He who learns must suffer, and, even in our sleep, pain that we cannot forget falls drop by drop upon the heart, and in our own despair, against our will, comes wisdom to us by the awful grace of God. - Aeschylus

Saturday, June 7, 2014

Fair Questions: How Could the Old Testament be the Word of God?

Recently on one of the blogs I follow, the author asked a very serious question related to how Christians view the Old Testament (or the Tanakh for Jews) as part of the Word of God.  He points out that the consensus of historians and theologians is that they don't know who wrote the Old Testament.  This would seem to be a problem for the view that the Old Testament is the Word of God.  After all, if we have no evidence that it was written by a deity (how would one even go about demonstrating that proposition?) and don't have enough evidence to assign a human author or transcriber to it, how could we call it the Word of God?

It seems to me that part of the difficulty here is a gap between how people in contemporary post-industrial societies communicate accounts of events and how people in the ancient world communicated accounts of events.  Because people in the ancient world did not have easy access to writing utensils and often weren't taught to read or write, much of what was communicated was conveyed via oral tradition.  And while oral tradition is certainly not a perfect mode of communication, our ancestors were pretty good at it because it's what they had to use...and they used it a lot.  Far more than we do today.  We are much less skilled on average at remembering the content of conversations these days because we simply don't need to bother being very skilled at it given the ease of communication with contemporary methods.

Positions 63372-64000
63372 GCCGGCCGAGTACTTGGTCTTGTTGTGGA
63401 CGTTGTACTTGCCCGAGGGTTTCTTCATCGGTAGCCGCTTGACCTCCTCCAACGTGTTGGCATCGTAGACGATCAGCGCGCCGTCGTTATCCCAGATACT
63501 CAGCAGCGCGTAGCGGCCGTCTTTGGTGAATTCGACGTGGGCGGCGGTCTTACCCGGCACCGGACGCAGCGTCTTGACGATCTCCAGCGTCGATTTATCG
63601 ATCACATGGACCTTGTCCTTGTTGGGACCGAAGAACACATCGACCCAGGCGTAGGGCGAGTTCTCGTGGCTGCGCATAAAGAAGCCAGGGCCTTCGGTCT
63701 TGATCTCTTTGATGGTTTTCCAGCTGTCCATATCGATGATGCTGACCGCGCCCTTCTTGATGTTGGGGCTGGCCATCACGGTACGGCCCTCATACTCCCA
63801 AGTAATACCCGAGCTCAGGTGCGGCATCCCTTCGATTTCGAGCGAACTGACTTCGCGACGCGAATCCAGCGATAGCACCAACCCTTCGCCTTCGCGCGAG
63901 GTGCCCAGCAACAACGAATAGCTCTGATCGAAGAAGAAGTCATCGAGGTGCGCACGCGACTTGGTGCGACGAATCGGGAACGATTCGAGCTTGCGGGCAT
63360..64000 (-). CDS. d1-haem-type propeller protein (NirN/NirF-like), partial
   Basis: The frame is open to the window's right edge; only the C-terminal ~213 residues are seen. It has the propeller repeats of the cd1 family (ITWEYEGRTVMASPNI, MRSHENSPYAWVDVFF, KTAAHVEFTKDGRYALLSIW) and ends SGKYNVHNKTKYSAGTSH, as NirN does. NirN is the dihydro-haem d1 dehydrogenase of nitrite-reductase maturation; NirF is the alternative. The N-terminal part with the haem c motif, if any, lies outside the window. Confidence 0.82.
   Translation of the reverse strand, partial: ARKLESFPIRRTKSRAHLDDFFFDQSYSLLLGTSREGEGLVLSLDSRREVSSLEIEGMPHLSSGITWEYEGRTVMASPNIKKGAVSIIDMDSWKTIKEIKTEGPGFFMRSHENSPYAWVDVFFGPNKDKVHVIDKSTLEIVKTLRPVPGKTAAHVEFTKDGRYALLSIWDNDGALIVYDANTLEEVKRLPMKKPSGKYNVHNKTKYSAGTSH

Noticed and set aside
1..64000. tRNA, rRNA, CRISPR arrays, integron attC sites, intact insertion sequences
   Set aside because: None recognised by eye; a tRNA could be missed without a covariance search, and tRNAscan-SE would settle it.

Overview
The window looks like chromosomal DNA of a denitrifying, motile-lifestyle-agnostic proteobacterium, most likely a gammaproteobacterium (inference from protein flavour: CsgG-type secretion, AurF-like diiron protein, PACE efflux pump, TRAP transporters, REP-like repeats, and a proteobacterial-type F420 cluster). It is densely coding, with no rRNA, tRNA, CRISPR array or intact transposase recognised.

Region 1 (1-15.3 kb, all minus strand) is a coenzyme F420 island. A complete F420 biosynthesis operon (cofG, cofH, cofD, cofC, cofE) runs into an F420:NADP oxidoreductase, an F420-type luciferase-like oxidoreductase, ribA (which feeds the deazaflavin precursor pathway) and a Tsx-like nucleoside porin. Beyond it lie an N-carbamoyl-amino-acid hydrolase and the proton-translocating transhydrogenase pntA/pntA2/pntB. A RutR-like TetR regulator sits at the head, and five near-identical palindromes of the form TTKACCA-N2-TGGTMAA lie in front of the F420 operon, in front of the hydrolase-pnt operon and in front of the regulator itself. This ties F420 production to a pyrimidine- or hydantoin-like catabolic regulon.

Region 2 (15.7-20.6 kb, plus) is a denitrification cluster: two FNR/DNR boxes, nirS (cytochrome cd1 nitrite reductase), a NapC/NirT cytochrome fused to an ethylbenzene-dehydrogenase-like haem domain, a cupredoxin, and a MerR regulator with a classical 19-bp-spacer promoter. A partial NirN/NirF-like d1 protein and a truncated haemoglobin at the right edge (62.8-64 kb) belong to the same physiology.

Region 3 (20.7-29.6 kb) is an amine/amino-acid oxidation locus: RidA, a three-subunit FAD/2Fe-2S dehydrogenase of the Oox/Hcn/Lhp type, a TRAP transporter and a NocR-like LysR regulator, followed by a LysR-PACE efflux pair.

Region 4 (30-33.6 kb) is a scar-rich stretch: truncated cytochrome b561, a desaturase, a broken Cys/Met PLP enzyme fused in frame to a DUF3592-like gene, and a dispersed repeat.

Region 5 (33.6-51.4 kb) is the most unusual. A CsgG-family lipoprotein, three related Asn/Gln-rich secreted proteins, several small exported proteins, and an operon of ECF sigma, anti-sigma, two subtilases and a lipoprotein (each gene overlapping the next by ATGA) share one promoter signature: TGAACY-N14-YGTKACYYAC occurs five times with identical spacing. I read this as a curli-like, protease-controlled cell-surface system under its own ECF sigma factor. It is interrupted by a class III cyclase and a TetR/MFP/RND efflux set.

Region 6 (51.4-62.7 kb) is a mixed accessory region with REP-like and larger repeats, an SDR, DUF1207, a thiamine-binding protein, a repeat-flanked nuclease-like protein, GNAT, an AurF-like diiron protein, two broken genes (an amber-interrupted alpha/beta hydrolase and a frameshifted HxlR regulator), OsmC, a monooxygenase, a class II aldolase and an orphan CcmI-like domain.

The Old Testament (or the Tanakh in Judaism) is a collection of various kinds of oral traditions that were written down eventually.  So it can't be that God wrote it in the way that I might write my autobiography, because it wasn't really written and when it was recorded, it was recorded by those who received the oral traditions.  But it might be the word of God in the sense that it described the encounters of the Jewish people with God as they understood them, and in much the same way as my biographer might rightly call my biography the word of me. 

While I didn't write the biography, the content of the book came from me and specifically from my stories, from my behaviors, from my relationships with others.  That biography wouldn't be perfectly accurate, of course.  The biographer would not know everything and might not have time to tell everything.  The biographer might misunderstand some things.  The biographer might have to rely on the faulty memories of others.  But despite its imperfections, I would be willing to grant that the biography was an authentic picture of what I had communicated to the world, that it was the word of me because I had inspired it.  In the same way, I would be willing to grant that the recorded oral tradition of the Jews was inspired by God and is indeed the Word of God.

Ultimately, I don't think that we can claim that God put ink to scrolls and actually wrote the Old Testament.  I don't think that we can claim that the oral traditions that were the source material for the Old Testament were perfectly accurate as a reflection of who God is.  That said, those oral traditions are probably much more reliable than our modern telephone game would be.  And we would do well to remember that when we evaluate texts which are records of oral tradition.

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